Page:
City makes deal to have derelict vehicles, appliances, shipped south
Quebec company develops crush on Iqaluit's clunkers
Officials at Iqaluit city hall hope a Quebec company is the solution to the city's lingering problem with derelict vehicles, appliances and other scrap metal.
The city signed a memorandum of understanding last week with Recyclage Levis, based near Quebec City, that would see the company bring a metal crusher up on the first sealift.
John Hussey, the city's chief administrative officer, said the company will spend the summer crushing scrap metal and haul it back south in empty seacans.
"[Recylage Levis] is making all the arrangements," Hussey said.
The city will pay the cost of shipping the equipment to the capital, though Hussey said there's no firm price tag yet. But he added the city is hoping the Nunavut government's Department of the Environment will pitch in to cover the cost.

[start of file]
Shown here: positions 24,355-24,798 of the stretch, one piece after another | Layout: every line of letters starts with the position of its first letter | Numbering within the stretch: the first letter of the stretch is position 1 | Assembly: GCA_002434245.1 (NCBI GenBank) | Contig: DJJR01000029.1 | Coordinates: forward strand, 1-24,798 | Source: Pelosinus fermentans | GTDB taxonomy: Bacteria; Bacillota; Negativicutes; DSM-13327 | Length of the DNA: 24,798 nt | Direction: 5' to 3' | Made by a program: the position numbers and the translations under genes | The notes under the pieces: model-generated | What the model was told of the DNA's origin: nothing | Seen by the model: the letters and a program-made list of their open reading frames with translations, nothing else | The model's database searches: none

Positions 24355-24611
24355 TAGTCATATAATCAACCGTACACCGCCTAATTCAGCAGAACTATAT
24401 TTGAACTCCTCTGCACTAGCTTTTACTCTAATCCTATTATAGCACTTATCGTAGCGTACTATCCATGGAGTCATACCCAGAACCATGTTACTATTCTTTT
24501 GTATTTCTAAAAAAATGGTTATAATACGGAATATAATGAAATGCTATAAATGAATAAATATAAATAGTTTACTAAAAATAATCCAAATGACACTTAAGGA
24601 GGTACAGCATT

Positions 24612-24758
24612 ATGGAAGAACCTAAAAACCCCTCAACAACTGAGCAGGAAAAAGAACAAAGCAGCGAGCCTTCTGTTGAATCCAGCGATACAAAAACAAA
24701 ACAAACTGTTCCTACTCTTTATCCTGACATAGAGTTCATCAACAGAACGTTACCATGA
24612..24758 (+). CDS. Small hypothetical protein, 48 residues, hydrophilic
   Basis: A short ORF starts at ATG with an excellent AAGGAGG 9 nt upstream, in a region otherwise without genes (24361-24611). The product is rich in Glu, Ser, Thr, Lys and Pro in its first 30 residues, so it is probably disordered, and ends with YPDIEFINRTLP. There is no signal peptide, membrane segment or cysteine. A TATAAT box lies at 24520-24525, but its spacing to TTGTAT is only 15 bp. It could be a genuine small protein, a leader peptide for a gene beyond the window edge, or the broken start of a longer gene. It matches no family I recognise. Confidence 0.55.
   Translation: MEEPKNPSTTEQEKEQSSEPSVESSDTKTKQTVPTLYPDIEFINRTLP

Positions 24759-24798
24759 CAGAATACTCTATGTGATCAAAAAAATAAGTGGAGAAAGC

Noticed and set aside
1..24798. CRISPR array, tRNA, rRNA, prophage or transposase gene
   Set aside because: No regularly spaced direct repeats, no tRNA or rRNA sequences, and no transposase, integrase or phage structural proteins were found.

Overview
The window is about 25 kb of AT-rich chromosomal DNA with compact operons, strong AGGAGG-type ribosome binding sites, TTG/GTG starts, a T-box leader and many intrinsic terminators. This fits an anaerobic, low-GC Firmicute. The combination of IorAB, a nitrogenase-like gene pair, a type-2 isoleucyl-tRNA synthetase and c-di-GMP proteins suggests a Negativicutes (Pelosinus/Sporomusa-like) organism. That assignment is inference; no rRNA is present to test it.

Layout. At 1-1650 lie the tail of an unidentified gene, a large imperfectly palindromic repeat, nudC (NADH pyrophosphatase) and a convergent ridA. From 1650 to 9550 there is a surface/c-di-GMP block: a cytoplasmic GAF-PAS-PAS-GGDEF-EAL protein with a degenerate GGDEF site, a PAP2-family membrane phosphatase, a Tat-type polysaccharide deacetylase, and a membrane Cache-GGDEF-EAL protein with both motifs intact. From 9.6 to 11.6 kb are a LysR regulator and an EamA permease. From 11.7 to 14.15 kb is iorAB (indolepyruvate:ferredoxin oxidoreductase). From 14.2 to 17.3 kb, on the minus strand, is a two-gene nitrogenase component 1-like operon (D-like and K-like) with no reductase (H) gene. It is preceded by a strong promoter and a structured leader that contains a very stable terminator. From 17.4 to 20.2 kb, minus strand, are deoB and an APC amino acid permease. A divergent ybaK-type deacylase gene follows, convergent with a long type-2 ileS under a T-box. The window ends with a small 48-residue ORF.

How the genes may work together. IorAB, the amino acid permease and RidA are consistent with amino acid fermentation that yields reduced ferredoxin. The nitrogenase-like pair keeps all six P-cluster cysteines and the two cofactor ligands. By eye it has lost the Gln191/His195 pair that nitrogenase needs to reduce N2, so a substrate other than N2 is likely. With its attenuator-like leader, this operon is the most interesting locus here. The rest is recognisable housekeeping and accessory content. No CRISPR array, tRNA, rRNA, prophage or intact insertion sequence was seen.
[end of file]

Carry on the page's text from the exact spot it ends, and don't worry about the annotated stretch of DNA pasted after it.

In the meantime, the city's public works department is scouting the West 40 for a place to run the operation.
Hussey said the city has some expired vehicles in some of its garages that will be crushed and hauled away, and there are several old vehicles rusting away in the dump.
Bylaw officers are contacting residents who have old vehicles or scrap metal on their property to make arrangements to have the stuff disposed of. Hussey said the city will help move vehicles from residential properties.
Businesses will have to get old vehicles to the site on their own, but Hussey said he's already taken calls from several business owners who are eager to get rid of old cars and trucks.
Recyclage Levis will accept cars, trucks, snowmobiles, "white metal" like appliances, and empty oil drums.
The city banned the dumping of vehicles since 2006, but since then there's been no legal way to dispose of them.
Scrap metal prices have soared in recent years, thanks to booming demand for base metals in China. Metals like copper have become so valuable that thieves often strip construction sites of pipes and wire for sale on the black market. The problem is so bad in some places that at least two U.S. – Missouri and Oklahoma – are drafting laws to crack down on metal thieves.